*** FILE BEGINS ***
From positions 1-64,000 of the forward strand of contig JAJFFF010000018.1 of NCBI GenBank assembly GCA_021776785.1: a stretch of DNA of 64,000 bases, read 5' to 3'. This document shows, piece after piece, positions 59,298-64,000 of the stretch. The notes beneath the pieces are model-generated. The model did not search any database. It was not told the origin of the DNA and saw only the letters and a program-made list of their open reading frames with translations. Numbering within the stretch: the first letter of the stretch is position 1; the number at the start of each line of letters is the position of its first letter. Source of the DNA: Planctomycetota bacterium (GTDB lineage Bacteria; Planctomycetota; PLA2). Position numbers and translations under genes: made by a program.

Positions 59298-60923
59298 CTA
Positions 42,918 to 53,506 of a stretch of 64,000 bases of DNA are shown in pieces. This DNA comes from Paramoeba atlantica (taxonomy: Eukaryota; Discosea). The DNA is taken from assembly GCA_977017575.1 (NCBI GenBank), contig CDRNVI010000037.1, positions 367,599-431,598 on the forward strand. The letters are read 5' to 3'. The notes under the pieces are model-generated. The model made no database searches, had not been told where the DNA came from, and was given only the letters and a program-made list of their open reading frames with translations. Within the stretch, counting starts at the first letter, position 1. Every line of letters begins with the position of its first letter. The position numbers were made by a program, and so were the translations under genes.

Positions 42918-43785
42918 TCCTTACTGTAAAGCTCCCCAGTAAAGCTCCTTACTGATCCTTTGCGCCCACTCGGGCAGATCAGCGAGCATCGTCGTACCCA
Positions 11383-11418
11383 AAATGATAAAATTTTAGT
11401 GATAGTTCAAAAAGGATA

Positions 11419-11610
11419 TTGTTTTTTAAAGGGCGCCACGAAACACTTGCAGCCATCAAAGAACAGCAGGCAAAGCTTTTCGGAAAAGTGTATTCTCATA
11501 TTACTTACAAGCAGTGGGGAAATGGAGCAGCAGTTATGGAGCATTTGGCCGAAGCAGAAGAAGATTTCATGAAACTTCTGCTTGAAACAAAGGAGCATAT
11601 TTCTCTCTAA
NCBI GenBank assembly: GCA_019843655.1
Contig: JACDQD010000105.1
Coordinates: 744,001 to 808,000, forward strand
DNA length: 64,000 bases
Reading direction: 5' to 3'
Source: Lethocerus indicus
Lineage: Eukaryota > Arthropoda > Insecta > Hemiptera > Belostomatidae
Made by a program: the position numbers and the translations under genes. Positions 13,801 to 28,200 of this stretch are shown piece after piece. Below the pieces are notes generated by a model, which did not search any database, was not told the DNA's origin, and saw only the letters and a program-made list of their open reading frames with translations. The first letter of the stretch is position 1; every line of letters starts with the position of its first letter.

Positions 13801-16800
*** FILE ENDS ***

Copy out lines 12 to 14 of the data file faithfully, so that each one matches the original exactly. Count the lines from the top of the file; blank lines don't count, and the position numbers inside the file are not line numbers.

11501 TTACTTACAAGCAGTGGGGAAATGGAGCAGCAGTTATGGAGCATTTGGCCGAAGCAGAAGAAGATTTCATGAAACTTCTGCTTGAAACAAAGGAGCATAT
11601 TTCTCTCTAA
NCBI GenBank assembly: GCA_019843655.1